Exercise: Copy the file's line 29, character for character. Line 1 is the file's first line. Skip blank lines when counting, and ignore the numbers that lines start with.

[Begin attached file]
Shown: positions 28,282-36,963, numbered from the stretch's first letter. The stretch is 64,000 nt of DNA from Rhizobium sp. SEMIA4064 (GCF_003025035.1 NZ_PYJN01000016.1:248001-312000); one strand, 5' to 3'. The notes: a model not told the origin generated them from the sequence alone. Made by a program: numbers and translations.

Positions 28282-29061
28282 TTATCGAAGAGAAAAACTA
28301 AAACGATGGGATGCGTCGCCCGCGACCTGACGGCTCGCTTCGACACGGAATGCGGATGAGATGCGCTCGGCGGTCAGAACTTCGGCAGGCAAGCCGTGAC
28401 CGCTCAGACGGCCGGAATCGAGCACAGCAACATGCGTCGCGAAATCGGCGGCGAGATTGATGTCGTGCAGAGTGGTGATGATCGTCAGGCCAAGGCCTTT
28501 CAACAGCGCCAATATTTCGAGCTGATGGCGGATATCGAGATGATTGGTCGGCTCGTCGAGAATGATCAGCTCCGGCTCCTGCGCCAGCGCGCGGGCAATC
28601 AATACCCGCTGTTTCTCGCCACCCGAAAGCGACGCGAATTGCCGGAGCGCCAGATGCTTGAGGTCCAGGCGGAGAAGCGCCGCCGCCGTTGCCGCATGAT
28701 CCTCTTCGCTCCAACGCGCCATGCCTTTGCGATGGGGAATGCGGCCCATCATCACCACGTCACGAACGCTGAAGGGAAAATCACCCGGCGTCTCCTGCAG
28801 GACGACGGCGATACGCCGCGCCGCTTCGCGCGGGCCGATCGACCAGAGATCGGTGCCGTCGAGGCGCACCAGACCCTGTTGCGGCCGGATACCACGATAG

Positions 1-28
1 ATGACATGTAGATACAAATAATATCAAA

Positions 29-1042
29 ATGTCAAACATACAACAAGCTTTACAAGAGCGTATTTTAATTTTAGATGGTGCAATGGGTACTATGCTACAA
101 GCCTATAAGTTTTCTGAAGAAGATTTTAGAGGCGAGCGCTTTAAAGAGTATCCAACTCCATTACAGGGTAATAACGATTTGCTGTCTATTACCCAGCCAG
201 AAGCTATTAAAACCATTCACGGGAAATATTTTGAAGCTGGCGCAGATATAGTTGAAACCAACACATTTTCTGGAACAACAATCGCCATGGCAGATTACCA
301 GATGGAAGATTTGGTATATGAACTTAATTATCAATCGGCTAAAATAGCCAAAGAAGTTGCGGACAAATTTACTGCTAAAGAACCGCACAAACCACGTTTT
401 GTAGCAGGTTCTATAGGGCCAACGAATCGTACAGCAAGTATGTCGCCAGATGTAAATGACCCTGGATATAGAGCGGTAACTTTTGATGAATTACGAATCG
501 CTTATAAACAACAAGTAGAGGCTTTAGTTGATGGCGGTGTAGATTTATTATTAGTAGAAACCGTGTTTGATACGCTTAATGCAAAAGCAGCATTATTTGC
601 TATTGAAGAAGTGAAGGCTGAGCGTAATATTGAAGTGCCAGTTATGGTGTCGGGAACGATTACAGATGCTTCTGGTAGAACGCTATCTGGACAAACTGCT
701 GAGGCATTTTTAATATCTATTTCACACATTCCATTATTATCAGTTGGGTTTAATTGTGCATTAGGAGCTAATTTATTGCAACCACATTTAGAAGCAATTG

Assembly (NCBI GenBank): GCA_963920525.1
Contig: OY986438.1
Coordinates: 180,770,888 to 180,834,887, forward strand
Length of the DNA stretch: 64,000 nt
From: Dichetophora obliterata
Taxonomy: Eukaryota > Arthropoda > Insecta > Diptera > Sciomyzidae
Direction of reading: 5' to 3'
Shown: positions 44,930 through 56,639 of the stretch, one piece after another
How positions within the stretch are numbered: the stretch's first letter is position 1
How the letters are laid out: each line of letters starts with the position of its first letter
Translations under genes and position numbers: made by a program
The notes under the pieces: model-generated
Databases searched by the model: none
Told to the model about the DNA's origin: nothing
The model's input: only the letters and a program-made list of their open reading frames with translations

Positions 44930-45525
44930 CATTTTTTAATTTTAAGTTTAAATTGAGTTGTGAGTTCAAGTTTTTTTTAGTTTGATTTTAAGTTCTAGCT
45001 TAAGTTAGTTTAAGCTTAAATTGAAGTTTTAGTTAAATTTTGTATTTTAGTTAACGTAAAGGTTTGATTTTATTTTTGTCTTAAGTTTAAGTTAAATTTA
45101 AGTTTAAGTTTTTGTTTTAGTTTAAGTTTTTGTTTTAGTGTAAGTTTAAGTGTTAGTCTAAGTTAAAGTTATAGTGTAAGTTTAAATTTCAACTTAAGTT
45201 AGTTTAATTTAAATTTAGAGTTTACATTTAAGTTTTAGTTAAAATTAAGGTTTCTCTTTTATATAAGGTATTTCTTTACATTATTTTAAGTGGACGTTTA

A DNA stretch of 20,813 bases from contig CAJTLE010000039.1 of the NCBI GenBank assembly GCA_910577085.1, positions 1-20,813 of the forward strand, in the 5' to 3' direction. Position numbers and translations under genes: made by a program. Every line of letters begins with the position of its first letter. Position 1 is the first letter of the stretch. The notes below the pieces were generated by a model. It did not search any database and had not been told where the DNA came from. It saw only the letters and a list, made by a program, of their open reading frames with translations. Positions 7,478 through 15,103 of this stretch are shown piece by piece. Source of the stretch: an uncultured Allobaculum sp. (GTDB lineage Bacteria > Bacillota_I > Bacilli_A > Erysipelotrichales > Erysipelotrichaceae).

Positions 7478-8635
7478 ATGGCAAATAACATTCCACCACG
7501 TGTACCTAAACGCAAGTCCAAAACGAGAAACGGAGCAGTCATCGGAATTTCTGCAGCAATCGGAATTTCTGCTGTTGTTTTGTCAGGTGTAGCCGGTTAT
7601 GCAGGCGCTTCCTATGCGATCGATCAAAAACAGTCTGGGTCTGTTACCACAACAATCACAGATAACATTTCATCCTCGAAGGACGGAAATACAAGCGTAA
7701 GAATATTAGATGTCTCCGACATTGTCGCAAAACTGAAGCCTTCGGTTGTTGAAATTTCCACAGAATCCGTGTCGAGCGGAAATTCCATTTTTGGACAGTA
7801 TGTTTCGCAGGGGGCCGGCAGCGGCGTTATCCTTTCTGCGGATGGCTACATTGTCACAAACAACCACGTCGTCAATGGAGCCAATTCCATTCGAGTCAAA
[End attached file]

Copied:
How positions within the stretch are numbered: the stretch's first letter is position 1